The nature of the Mustang dynomometer's design lends it to typically produce power numbers at the lower end of the spectrum. When strapped down at Harman Motive, the GT-R spun its wheels to 406 hp at 6,400 rpm and 414 ft-lbs of torque at 3,800 rpm. The numbers may seem off from Nissan's rating at first glance, but that is only the result of parasitic losses. Large wheels and all-wheel-drive components create rather significant drag on engine output, thus reducing the available power as it transfers from the engine to the wheels. When overlaid with a pull from a 997 Porsche Turbo, recorded earlier on the same day, one can see that the V6 overtakes the flat-6 from 3,600 to 5,700 rpms. While it is nice to come up with high peak values, the real power lies in the area under the curves.
At RRE, the Dynapack's hub coupling design proved to be a source of disdain for the GT-R's drivetrain. The vehicle squirmed in its constraints as the engine soared through its revolutions. Two worthy pulls were accomplished before cryptic Japanese warnings ended the fun. The result came out to be 452 hp at 6,350 rpm and 448 ft-lbs of torque at 3,865 rpm. Standing alone, the numbers are confusing since they are significantly higher than those recorded by Harman Motive. They are also right on the manufacturer's marks despite including loses through the transmission and differentials. Thankfully, RRE owner Mike Welch chimed in on SoCalEvo.net with a chart overlay to interpret the data. After kicking the GT-R out of the shop, a new E92 V8-powered BMW M3 hooked up to the Dynapack. Despite the Bimmer's impressive flat torque curve, it didn't get anywhere close to catching up with Godzilla, except maybe when it comes to dealer markup.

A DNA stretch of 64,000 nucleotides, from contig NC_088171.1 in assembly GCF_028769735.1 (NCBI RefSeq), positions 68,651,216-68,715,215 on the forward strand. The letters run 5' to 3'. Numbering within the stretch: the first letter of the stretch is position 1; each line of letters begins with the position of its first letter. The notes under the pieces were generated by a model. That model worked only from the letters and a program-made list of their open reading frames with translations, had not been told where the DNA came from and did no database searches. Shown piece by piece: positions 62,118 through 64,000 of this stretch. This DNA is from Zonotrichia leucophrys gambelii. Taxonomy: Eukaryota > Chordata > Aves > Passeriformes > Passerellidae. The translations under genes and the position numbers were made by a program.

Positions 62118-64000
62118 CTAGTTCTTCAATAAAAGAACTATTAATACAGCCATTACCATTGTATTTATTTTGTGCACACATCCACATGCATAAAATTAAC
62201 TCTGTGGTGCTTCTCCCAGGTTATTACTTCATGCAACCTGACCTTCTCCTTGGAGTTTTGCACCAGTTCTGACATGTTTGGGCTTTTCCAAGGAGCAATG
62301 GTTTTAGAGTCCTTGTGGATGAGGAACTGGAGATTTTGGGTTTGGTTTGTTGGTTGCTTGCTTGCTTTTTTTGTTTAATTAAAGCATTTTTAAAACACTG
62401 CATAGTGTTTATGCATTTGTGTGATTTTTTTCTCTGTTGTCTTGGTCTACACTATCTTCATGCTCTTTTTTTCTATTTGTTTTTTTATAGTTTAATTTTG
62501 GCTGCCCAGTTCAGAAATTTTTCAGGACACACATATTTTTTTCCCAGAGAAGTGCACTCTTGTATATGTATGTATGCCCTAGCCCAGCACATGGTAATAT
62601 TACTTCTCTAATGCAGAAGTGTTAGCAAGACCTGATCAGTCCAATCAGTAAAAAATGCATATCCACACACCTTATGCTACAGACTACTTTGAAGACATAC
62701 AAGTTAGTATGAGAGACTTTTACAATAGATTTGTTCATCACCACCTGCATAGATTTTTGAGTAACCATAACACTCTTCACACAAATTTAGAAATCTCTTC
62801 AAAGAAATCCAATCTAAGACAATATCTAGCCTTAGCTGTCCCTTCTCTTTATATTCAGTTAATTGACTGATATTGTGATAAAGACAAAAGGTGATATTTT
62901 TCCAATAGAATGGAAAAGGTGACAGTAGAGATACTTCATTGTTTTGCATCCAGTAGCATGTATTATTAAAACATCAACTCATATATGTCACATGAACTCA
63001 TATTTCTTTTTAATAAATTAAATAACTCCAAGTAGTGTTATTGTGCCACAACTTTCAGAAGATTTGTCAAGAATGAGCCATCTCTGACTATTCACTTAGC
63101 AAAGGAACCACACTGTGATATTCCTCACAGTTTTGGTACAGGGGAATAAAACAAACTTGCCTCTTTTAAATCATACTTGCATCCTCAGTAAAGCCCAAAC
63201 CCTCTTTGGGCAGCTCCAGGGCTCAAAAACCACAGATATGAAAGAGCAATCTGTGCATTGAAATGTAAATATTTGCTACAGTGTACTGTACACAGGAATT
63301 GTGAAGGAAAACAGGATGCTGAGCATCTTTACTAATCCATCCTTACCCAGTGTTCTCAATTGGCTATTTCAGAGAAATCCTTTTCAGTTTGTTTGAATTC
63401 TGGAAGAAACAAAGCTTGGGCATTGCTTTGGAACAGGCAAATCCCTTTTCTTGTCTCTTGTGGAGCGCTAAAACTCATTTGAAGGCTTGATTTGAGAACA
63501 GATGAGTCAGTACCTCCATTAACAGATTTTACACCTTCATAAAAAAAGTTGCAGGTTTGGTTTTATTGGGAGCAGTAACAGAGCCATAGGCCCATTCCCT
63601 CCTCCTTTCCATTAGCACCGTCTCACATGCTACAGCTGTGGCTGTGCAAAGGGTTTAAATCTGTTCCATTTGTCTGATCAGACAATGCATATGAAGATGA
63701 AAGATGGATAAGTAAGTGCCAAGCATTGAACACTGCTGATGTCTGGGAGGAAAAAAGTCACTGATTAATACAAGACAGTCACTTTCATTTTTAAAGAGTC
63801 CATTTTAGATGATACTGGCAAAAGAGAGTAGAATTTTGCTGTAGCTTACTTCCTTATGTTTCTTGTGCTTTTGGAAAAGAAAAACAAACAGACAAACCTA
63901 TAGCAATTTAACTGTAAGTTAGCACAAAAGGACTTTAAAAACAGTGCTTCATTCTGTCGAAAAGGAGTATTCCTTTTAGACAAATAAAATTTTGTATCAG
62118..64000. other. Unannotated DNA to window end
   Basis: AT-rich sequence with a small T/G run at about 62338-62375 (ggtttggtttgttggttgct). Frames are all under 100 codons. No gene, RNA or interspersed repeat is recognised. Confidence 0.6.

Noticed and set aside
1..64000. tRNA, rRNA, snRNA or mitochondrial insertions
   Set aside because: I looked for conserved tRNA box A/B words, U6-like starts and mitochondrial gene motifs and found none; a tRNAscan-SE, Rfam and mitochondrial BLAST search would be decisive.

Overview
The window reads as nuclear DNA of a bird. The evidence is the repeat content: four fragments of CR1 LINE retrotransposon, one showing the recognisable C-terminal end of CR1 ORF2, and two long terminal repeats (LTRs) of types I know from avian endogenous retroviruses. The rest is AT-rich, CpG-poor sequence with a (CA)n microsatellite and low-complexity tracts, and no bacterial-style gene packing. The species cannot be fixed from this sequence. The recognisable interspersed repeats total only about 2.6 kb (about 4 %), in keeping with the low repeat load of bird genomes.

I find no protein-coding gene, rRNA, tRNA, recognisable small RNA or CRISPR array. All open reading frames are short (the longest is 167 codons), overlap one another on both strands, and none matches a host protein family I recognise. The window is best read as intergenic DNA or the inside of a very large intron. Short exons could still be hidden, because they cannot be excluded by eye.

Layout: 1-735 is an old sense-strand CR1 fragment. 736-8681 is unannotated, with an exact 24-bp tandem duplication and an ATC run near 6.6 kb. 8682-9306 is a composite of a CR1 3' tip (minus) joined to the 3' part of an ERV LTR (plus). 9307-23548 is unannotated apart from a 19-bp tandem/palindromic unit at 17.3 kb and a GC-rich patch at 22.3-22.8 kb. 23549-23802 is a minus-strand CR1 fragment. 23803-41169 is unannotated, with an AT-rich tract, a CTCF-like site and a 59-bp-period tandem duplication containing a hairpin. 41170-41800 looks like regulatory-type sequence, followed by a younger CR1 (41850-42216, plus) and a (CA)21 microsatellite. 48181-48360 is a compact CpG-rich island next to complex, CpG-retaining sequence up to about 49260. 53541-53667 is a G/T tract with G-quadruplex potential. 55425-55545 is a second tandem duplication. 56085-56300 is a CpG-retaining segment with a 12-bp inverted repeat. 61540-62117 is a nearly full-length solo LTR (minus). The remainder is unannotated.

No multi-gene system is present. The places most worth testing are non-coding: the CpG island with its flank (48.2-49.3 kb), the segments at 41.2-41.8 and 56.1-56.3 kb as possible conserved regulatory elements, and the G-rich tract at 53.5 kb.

[Source: Edmunds Inside Line, SoCalEvo.net]